Tips and Tricks For Your Fastest Fishless Cycle!

Written by

Help to get through the boring part of keeping tanks.

This article was contributed by Aquariums Advice member 7Enigma

Before reading this article you should familiarize yourself with the Nitrogen Cycle.

There always seems to be a large number of posts in this forum about fishless cycling, and I wanted to put this article together to help folks get through this rather boring period of time between starting up a tank and introducing your fish/inverts. My intent with this article is to reduce the cycle time as much as possible; while giving the science behind why a particular step is taken. Frequently in this hobby we are told to do something without understanding the underlying reason and that is not a good thing. This is why so many people get discouraged with this hobby and leave. Please note: I feel fishless cycling is the ONLY way a tank should be prepared for fish.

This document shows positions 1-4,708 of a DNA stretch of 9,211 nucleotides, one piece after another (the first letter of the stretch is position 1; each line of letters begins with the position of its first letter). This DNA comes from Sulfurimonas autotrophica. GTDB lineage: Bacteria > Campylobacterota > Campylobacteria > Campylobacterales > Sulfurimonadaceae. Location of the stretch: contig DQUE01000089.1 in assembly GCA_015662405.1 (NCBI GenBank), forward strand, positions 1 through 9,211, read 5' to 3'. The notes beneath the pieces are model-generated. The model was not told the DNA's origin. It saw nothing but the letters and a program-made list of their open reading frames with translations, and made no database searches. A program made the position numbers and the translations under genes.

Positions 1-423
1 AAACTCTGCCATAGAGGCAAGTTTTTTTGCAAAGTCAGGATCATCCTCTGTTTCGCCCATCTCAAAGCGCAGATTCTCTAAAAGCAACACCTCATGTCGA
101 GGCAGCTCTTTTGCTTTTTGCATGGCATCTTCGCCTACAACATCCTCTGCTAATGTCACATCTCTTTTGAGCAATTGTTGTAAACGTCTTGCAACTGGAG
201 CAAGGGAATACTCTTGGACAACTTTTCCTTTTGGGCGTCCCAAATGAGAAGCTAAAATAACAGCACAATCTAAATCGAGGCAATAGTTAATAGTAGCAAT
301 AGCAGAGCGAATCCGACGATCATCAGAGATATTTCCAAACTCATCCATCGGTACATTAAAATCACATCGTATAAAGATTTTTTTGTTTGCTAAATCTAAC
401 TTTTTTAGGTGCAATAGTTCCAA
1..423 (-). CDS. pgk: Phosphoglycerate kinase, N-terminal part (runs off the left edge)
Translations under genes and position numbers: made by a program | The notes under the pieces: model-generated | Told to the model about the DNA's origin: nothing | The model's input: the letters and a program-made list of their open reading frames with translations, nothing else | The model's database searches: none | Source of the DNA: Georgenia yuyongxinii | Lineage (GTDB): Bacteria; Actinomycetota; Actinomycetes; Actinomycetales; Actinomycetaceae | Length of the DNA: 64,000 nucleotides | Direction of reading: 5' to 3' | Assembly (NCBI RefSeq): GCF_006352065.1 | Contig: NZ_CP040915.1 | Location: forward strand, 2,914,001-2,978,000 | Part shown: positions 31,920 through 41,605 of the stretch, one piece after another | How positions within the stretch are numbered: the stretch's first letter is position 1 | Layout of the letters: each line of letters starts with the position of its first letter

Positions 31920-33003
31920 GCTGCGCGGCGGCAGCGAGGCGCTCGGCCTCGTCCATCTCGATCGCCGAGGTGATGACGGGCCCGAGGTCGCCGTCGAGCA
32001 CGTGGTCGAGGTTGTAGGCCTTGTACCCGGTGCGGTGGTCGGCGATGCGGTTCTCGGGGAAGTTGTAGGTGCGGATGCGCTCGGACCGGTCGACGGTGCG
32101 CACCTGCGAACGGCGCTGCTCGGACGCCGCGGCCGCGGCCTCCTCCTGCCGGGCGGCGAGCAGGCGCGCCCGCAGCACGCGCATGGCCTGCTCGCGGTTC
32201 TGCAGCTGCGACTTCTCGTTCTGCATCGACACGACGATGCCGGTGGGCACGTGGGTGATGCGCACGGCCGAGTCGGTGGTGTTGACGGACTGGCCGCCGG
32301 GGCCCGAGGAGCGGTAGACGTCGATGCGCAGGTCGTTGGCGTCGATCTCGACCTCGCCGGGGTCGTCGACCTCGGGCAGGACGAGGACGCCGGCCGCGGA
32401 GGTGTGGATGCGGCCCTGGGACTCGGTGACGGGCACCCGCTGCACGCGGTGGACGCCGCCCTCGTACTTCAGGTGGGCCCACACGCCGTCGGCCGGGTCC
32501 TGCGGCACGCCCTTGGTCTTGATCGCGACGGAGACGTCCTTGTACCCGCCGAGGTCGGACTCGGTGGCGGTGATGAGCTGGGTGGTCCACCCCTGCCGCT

Let’s go over the basics very quickly as I’m sure most of you have read this over and over:

The purpose of cycling is to build up the beneficial bacteria in a tank that feed off the waste materials of your fish/inverts. Without these present in great enough numbers, your fish will kill themselves with their own waste. By building up these bacteria prior to adding in fish, you avoid harming your fish. Unlike traditional cycling where a small amount of hearty fish are introduced into a tank, and slowly additional fish are added, fishless cycling (when properly performed) allows for a complete stocking of the tank at once. This is a huge benefit, and one which is often overlooked.